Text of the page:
*Civil & Church records - not many parish records for non-Catholics but Civil are good for 19th & 20th century https://civilrecords.irishgenealogy.ie/churchrecords/agreement.jsp
*The Irish Deeds project https://irishdeedsindex.net/index.php which has been invaluable
*Irish Newspapers online which I access through local State Library - but Nick Reedon's Newspaper abstracts are also helpful http://members.webone.com.au/~nickred/newspaper/
*Piggot, Slaters & Shearman's directories, the Gentleman's Alamanac etc
*Heraldic books like Burke's, Foster's etc. can be helpful
*local areas can have useful pages as well
*Trove's newspaper archive is invaluable https://trove.nla.gov.au/
*Also most states have search features for Birth Deaths and Marriage that give some information eg https://www.familyhistory.bdm.qld.gov.au/
Family Search https://www.familysearch.org/en/
Find a Grave https://www.findagrave.com/memorial
Google (including Google maps)
Wikipedia, Peerage.com etc.
For the Netherlands:
Websites with primary sources
With enough time
https://ofb.genealogy.net/ collection of Online Family Books, growing slowly but steadily. Have a look frequently if maybe your town is included.
Official lists of the German soldiers in WWI, who were unable to fight anymore or were killed. (Printed old German script)
https://www.volksbund.de/en/graebersuche.html website to find the burial place of German soldiers who died in WWI and WWII. There are also a few included of the Franco-Prussian war, but the bigger parts is of the World Wars.
https://www.archion.de/ is a pay-site for digitized church books of lutheran churches. But you can have a look if the church book of your town is digitized.
I really often use google maps to check distances and to look for locations
Hope it's ok, if I jump in here? I mainly second everything except archion, since I have only catholics ;)
Additions (partially focused on Baden):
For Italian records, check out Antenati: http://www.antenati.san.beniculturali.it/
For Italian last names check out Cognome: https://www.cognomix.it/mappe-dei-cognomi-italiani
And I have trees here, Geni, FS, Ancestry and Myheritage. You can find a ton of Italian records on Familysearch as well.
Also be sure to check out the FS wiki: https://www.familysearch.org/wiki/en/Italy_Letter_Writing_Guide?fbclid=IwAR3wIQkOpdVrWe6tQS7WrGARrXzL7s0xi3trsNmMe8jlMrOXUQ360wLWmBU
+1 for FindMyPast. They had a free weekend a couple of years ago, and I managed to move almost every single one of my family lines back at least one generation. Granted, my roots are all in the UK, which is kind of their area of expertise, but I found that one free weekend much more useful than the 30 days free I got at Ancestry.ca and Geni.com. If I was going to pay for a genealogy site, FMP would be at the top of my list.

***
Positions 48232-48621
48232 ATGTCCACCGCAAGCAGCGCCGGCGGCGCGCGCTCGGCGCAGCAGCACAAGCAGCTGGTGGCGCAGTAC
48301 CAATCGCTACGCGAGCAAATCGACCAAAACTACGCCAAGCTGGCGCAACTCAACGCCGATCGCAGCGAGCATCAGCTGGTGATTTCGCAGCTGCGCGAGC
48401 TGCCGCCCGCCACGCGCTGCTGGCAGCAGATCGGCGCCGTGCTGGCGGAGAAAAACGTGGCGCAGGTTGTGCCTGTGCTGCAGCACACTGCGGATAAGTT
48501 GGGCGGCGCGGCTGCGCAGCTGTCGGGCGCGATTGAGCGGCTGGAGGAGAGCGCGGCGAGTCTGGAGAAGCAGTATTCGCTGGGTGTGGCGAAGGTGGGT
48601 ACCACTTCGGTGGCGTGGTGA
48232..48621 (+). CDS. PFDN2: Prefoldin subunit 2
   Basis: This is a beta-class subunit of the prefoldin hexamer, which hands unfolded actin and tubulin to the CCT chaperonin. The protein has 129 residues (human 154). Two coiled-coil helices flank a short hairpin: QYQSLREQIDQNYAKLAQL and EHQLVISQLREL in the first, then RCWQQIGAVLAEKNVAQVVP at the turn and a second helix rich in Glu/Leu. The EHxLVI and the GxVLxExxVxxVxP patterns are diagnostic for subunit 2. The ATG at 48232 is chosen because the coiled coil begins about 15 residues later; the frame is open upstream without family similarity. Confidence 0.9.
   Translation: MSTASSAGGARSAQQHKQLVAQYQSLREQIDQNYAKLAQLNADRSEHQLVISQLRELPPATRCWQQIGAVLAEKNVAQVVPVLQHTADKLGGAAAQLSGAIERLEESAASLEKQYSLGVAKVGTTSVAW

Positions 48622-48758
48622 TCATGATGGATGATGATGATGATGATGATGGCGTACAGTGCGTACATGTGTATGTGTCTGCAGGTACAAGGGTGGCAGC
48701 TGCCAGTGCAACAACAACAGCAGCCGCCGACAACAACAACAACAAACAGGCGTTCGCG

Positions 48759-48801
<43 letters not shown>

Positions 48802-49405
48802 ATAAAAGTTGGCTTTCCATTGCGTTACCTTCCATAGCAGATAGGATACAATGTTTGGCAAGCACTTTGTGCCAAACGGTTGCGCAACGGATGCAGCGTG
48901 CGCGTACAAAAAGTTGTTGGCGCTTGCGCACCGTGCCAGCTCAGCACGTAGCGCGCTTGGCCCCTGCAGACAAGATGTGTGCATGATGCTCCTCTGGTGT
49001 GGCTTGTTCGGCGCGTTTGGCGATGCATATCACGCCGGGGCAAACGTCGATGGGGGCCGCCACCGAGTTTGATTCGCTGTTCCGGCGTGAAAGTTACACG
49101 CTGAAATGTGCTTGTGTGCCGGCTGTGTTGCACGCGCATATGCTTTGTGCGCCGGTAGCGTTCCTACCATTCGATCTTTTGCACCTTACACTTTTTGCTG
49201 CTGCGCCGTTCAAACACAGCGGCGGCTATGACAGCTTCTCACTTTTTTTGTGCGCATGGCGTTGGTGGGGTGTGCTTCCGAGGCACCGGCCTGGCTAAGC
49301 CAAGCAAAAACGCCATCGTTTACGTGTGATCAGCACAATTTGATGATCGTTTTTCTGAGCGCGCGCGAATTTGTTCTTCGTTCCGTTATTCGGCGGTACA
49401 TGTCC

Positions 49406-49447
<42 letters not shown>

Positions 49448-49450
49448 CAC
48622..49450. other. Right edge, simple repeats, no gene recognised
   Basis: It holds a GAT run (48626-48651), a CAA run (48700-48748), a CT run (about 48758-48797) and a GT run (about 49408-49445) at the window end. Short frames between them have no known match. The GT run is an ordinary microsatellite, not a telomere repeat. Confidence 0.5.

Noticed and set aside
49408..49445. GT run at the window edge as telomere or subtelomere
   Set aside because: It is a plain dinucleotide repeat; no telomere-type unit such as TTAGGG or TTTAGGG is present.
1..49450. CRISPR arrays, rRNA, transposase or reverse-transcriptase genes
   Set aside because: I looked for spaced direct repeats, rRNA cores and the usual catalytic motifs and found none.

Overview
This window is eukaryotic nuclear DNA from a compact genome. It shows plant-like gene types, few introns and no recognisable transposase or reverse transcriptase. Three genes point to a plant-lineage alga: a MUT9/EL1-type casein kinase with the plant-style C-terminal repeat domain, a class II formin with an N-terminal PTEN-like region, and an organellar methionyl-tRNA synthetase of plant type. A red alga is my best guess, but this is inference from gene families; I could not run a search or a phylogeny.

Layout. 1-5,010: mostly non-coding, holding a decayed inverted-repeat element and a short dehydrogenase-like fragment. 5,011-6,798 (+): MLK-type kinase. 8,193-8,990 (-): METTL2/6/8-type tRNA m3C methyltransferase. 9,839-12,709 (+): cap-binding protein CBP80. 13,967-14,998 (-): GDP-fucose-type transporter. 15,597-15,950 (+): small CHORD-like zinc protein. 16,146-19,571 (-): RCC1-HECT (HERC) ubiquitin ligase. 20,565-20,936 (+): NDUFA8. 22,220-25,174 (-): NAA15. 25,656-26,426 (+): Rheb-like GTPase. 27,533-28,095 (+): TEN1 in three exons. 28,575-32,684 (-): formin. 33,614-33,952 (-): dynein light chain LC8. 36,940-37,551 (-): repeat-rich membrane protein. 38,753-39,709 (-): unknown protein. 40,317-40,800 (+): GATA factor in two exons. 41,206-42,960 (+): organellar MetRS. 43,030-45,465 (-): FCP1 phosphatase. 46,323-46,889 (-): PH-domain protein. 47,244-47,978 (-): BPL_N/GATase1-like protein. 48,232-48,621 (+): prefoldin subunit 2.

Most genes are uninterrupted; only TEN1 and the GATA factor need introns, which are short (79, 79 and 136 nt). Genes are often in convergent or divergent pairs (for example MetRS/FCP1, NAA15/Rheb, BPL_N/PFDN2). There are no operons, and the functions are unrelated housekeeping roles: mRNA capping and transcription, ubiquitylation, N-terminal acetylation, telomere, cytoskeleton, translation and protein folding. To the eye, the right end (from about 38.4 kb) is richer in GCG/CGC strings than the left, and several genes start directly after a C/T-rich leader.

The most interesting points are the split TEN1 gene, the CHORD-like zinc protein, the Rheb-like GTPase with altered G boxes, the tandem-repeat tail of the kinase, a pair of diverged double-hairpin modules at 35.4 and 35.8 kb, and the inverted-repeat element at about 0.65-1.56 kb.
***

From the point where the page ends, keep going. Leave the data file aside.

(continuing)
+1 for Library and Archives Canada. There are all kinds of useful sources there, but the collections I use most are:
+1 for FreeBMD, FreeReg, and FreeCen. The latter two have been reworked recently to let you generate an Evidence Explained citation for a record in a couple of clicks. I hope FreeBMD follows suit soon, because that option saves me a ton of time.
+1 for Trove. Aside from being of immense help in sourcing people in Australia, I think the option of helping to fix the transcriptions of old newspaper articles fits in with the spirit of WikiTree perfectly: I get help, and I give some in return.
Also, because I refuse to give FamilySearch my birthdate (or lie), I can't even see their sources. Therefore, I have to rely on governments in various jurisdictions which make their records available online. The ones I have found so far are:
There are probably lots of other similar sites in other jurisdictions, but those are the ones I've found so far.
I should also give a shout out to RootsChat. It doesn't have an archive of sources, or family trees, or anything like that. It's essentially a forum site (like G2G), except that the users there are incredibly talented at solving genealogical mysteries. If something is baffling you (genealogically, I mean), then chances are good that somebody on RootsChat already knows the answer, or else knows how to find it.
I was just sourcing a profile using The Gazette, which I definitely should have mentioned. It's my go-to site for tracing the careers of officers in the British military, and of course people who have received an honour from the monarch of the time. There are holes in the indexing, so some people who I should see a ton of hits for don't show up at all, but in some cases, I've been able to follow an officer's rise through the ranks from cannon fodder to the top of the heap.
And another gem I forgot to mention: The Internet Archive. When I'm really stumped, it's amazing how a book I've never even heard of can give me essential clues for a hard-to-source profile.
Tommy's list is awesome - being New Zealand based and with the New Zealand project. I use also some local based sites.
Internal Affairs - Historic Births, Deaths & Marriages - https://www.bdmhistoricalrecords.dia.govt.nz/
New Zealand Ship Passenger Lists - http://www.freesurnamesearch.com/search/ausnzp/passengerstonz.html.
NZETC - New Zealand Electronic Text Collection, Victoria University, Wellington Library - http://nzetc.victoria.ac.nz/tm/scholarly/tei-NZETC-About-mission.html.
Soldiers of the Empire database - http://www.soldiersofempire.nz/database.html
New Zealand Yesteryears - http://www.yesteryears.co.nz/
Online Cenotaph - https://www.aucklandmuseum.com/war-memorial/online-cenotaph
Papers Past - Archive of NZ Newspapers 1840 - 1950 - https://paperspast.natlib.govt.nz/
For inspiration, I like to occasionally, watch a couple of programs available on youtube and a few other places
"Who do you think you are?" - UK, USA, Australia
"Finding your Roots" - USA.